Mr. Spooner, after considering the various cases which have been carefully recorded, concludes, "that from a judicious pairing of cross-bred animals it is practicable to establish a new breed." On the continent the history of several crossed races of cattle and of other animals has been well ascertained. To give one instance: the King of Wurtemburg, after twenty-five years' careful breeding, that is, after six or seven generations, made a new breed of cattle from a cross between a Dutch and a Swiss breed, combined with other breeds. (15/25. 'Bulletin de La Soc. d'Acclimat.' 1862 tome 9 page 463. See also for other cases MM. Moll and Gayot 'Du Boeuf' 1860 page 32.) The Sebright bantam, which breeds as true as any other kind of fowl, was formed about sixty years ago by a complicated cross. (15/26. 'Poultry Chronicle' volume 2 1854 page 36.) Dark Brahmas, which are believed by some fanciers to constitute a distinct species, were undoubtedly formed (15/27. 'The Poultry Book' by W.B. Tegetmeier 1866 page 58.) in the United States, within a recent period, by a cross between Chittagongs and Cochins. With plants there is little doubt that the Swede-turnip originated from a cross; and the history of a variety of wheat, raised from two very distinct varieties, and which after six years' culture presented an even sample, has been recorded on good authority. (15/28. 'Gardener's Chronicle' 1852 page 765.)

Until lately, cautious and experienced breeders, though not averse to a single infusion of foreign blood, were almost universally convinced that the attempt to establish a new race, intermediate between two widely distinct races, was hopeless "they clung with superstitious tenacity to the doctrine of purity of blood, believing it to be the ark in which alone true safety could be found." (15/29. Spooner in 'Journal Royal Agricult. Soc.' volume 20 part 2) Nor was this conviction unreasonable: when two distinct races are crossed, the offspring of the first generation are generally nearly uniform in character; but even this sometimes fails to be the case, especially with crossed dogs and fowls, the young of which from the first are sometimes much diversified. As cross-bred animals are generally of large size and vigorous, they have been raised in great numbers for immediate consumption. But for breeding they are found utterly useless; for though they may themselves be uniform in character, they yield during many generations astonishingly diversified offspring. The breeder is driven to despair, and concludes that he will never form an intermediate race. But from the cases already given, and from others which have been recorded, it appears that patience alone is necessary; as Mr. Spooner remarks, "nature opposes no barrier to successful admixture; in the course of time, by the aid of selection and careful weeding, it is practicable to establish a new breed." After six or seven generations the hoped-for result will in most cases be obtained; but even then an occasional reversion, or failure to keep true, may be expected. The attempt, however, will assuredly fail if the conditions of life be decidedly unfavourable to the characters of either parent-breed. (15/30. See Colin 'Traite de Phys. Comp. des Animaux Domestiques' tome 2 page 536, where this subject is well treated.)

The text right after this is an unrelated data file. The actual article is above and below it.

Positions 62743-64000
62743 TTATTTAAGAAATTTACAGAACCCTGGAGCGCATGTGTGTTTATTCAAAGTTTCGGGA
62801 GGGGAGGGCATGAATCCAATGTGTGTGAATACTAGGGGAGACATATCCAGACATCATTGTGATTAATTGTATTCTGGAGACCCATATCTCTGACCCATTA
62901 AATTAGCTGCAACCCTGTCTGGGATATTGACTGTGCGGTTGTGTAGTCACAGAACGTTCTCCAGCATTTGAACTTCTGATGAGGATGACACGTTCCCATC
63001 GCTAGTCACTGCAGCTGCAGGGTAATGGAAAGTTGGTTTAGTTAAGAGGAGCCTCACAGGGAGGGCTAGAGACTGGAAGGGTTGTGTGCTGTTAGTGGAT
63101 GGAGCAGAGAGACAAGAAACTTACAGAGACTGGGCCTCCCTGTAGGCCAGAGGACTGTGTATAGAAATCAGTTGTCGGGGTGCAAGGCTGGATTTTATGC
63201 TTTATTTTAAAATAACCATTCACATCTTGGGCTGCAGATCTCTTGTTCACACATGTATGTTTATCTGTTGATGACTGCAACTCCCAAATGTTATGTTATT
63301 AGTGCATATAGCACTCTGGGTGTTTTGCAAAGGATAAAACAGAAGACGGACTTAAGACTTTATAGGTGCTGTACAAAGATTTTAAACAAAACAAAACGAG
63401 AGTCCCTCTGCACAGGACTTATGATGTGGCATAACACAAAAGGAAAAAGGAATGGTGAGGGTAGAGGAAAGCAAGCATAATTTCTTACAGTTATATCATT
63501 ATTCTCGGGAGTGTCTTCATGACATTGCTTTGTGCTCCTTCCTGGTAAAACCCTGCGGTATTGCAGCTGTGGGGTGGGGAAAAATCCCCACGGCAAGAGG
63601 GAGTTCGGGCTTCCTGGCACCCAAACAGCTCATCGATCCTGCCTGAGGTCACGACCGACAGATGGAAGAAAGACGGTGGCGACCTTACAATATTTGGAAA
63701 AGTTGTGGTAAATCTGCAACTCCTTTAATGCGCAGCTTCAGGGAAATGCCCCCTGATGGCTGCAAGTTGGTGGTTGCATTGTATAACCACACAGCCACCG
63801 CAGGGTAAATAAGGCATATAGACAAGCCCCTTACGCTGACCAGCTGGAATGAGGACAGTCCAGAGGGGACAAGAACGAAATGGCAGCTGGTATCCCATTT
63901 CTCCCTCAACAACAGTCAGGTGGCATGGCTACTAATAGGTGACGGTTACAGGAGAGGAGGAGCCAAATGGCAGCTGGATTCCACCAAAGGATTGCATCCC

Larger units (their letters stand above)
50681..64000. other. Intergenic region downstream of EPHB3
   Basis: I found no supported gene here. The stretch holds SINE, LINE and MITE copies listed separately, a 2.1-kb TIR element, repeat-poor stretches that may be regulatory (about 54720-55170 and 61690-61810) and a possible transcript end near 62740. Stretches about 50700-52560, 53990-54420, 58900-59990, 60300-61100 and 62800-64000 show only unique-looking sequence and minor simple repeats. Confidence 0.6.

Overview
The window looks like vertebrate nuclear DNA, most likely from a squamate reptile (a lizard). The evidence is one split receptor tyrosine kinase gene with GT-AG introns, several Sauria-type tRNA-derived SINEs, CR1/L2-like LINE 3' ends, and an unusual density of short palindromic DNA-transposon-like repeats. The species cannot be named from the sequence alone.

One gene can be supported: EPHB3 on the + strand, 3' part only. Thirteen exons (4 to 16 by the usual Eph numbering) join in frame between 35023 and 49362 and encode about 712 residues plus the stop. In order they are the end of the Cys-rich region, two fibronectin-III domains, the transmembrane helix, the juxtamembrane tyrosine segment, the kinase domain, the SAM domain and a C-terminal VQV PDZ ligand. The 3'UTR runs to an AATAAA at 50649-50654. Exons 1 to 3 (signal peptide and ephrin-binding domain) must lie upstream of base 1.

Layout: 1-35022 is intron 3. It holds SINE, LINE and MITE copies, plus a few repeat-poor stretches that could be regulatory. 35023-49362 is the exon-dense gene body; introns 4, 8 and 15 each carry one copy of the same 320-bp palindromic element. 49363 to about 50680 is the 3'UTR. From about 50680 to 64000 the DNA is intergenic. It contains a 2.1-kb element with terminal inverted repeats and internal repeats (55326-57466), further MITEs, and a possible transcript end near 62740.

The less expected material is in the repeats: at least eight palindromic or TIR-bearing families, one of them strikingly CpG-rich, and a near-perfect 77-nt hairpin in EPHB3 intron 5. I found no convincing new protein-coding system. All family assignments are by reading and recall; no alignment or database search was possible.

Although the grandchildren and succeeding generations of cross-bred animals are generally variable in an extreme degree, some curious exceptions to the rule have been observed both with crossed races and species. Thus Boitard and Corbie (15/31. 'Les Pigeons' page 37.) assert that from a Pouter and a Runt "a Cavalier will appear, which we have classed amongst pigeons of pure race, because it transmits all its qualities to its posterity." The editor of the 'Poultry Chronicle' (15/32. Volume 1 1854 page 101.) bred some bluish fowls from a black Spanish cock and a Malay hen; and these remained true to colour "generation after generation." The Himalayan breed of rabbits was certainly formed by crossing two sub-varieties of the silver-grey rabbit; although it suddenly assumed its present character, which differs much from that of either parent-breed, yet it has ever since been easily and truly propagated.

Charles Darwin

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